Gov. Mark Dayton today threatened to veto any bill that legalizes firearm suppression devices, commonly known as silencers.
The Republican-controlled House overwhelmingly passed a bill last week that would legalize the devices, which are said to reduce gun noise by about 30 decibels; even the smallest firearms create noise of at least 140 decibels, according the American Speech-Language-Hearing Association.
In a statement released by his office, Dayton said: "Nowhere in the Second Amendment to the United States Constitution does it refer to a right to bear a silencer. To allow gunshots to be silenced increases the danger to law enforcement officers, and to innocent bystanders."
WASHINGTON -- Hillary Clinton's presidential campaign hired former gun safety advocate Scott Hogan to lead the grassroots organizing operation in Minnesota, officials said Thursday.
Hogan previously worked as the Minnesota director and campaign manager for Everytown for Gun Safety, which advocates for local and federal gun laws to promote gun safety, according to its website.
Hogan is an alum of Indiana University and speaks Spanish, according to his LinkedIn profile.
From the campaign:
"Working with Hillary supporters will coordinate local grassroots organizing meetings, volunteer trainings, house parties and days of action. By engaging supporters and training volunteers, the Clinton campaign is building local grassroots volunteer infrastructure that will be ready to compete and win the primary or caucus in that state."
The campaign also says that in May, these teams will organize people together at house parties to watch as she "lays out the vision for her campaign."
The Minnesota hire is apart of a 50-state grassroots organizing network the Brooklyn-based team is building now.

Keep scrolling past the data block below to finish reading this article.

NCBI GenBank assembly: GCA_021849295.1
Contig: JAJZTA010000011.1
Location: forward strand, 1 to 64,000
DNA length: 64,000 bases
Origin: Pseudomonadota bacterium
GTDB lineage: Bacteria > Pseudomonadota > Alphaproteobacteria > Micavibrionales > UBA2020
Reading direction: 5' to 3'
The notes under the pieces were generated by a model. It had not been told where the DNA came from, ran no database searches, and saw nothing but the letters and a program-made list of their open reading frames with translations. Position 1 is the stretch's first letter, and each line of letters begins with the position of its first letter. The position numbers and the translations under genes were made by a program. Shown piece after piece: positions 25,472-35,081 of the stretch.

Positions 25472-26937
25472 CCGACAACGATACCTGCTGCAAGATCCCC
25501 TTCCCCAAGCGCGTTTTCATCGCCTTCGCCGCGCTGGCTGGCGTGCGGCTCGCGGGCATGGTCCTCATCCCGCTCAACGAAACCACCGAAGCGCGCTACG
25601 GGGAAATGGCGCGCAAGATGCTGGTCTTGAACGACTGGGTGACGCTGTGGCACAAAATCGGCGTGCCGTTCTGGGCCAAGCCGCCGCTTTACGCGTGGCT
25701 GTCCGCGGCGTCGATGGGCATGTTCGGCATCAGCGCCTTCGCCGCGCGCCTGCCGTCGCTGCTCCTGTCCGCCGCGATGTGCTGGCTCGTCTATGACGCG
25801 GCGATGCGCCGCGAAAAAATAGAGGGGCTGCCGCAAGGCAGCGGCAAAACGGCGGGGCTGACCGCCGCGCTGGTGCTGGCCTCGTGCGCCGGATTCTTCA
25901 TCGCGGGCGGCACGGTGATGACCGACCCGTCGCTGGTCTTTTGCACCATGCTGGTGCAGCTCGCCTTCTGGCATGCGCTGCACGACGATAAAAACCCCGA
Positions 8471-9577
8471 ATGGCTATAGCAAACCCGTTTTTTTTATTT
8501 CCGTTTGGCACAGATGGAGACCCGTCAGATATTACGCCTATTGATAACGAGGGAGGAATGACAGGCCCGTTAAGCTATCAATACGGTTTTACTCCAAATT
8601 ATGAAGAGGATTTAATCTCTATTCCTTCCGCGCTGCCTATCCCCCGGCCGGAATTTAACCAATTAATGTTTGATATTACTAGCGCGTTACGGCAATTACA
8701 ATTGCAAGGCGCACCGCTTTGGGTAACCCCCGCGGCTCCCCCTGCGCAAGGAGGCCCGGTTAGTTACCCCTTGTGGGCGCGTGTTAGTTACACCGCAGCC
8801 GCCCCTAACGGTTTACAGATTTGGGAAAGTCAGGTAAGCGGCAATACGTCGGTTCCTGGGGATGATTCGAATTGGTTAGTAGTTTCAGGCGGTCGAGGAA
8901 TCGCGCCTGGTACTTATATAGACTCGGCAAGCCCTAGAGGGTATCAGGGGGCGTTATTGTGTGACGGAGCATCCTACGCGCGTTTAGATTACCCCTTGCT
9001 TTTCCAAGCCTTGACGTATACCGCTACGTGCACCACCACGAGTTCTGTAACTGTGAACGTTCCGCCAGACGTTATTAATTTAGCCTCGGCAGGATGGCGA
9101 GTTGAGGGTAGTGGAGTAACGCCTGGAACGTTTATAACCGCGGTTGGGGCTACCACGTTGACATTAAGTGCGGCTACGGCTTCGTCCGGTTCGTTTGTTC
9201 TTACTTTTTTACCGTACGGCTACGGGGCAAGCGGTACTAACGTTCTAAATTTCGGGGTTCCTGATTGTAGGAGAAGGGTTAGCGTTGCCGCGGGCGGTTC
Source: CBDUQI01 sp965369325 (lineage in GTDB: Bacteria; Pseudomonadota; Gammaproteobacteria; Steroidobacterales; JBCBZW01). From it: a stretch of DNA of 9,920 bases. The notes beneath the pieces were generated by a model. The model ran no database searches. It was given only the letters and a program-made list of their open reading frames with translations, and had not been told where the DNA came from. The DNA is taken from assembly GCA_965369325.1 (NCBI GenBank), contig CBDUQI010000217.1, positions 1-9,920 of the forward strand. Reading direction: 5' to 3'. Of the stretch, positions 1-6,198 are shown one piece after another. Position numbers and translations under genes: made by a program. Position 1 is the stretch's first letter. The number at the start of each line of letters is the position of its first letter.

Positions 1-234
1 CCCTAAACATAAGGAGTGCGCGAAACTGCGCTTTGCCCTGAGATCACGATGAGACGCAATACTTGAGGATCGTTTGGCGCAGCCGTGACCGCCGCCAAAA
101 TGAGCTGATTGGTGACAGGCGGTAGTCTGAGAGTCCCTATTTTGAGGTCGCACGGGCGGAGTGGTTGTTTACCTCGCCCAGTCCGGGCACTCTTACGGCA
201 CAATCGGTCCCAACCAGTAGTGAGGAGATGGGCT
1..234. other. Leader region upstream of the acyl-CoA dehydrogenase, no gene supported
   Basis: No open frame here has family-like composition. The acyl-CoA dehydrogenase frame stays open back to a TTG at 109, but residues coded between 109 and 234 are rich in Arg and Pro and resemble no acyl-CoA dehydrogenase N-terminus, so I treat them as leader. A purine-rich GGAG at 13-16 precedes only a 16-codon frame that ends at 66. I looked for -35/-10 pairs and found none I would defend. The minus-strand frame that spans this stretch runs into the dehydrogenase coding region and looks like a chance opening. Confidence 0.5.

Gov. Mark Dayton said House leadership should publicly admonish Republican Rep. Jim Newberger for his remarks that a rail line connecting north Minneapolis to the state prison in St. Cloud would be "convenient."
“I think it’s horrible, I think he should be reprimanded, if not censured, by his leadership. The fact that nobody has made comment on that in House leadership, I think is appalling,” Dayton told reporters Wednesday.
Newberger, a paramedic from Becker, drew boos on the House floor during Tuesday night’s debate on the GOP transportation budget. The second-term lawmaker noted that the proposed route would take Northstar right past the Minnesota Correctional Facility in St. Cloud.
"Boy, wouldn't that be convenient to have that rail line going from the prison to north Minneapolis?" Newberger said. Scattered boos could be heard in the chamber. Video here via The Uptake.
Newberger quickly backtracked. "I'm not casting any aspersions on north Minneapolis," he said. "I know some folks got their ire up, and rightfully so. Sometimes as we're speaking - that's what came into my mind.”
Newberger issued a apology Wednesday afternoon.
"I sincerely apologize," he said in a statement. "I recognize my comments last night offended some people. I will work in the future to not repeat this mistake."
House Speaker Kurt Daudt, R-Crown, has not yet publicly responded to Newberger’s statements. A spokeswoman said Wednesday that Daudt spoke with Newberger immediately after Tuesday night's floor session to share his concerns and believes his apologies are appropriate.
Dayton said leadership should make a public statement, regardless of whether Newberger backtracked.
“I think leadership in the House should make a strong statement that it’s totally unacceptable. It’s disgraceful.” Dayton said. “I don’t know the technical terms of sanctions in the House but somebody in House leadership ought to stand up and say publicly that is absolutely out of line and unacceptable and has no place in the Minnesota House or anywhere else.”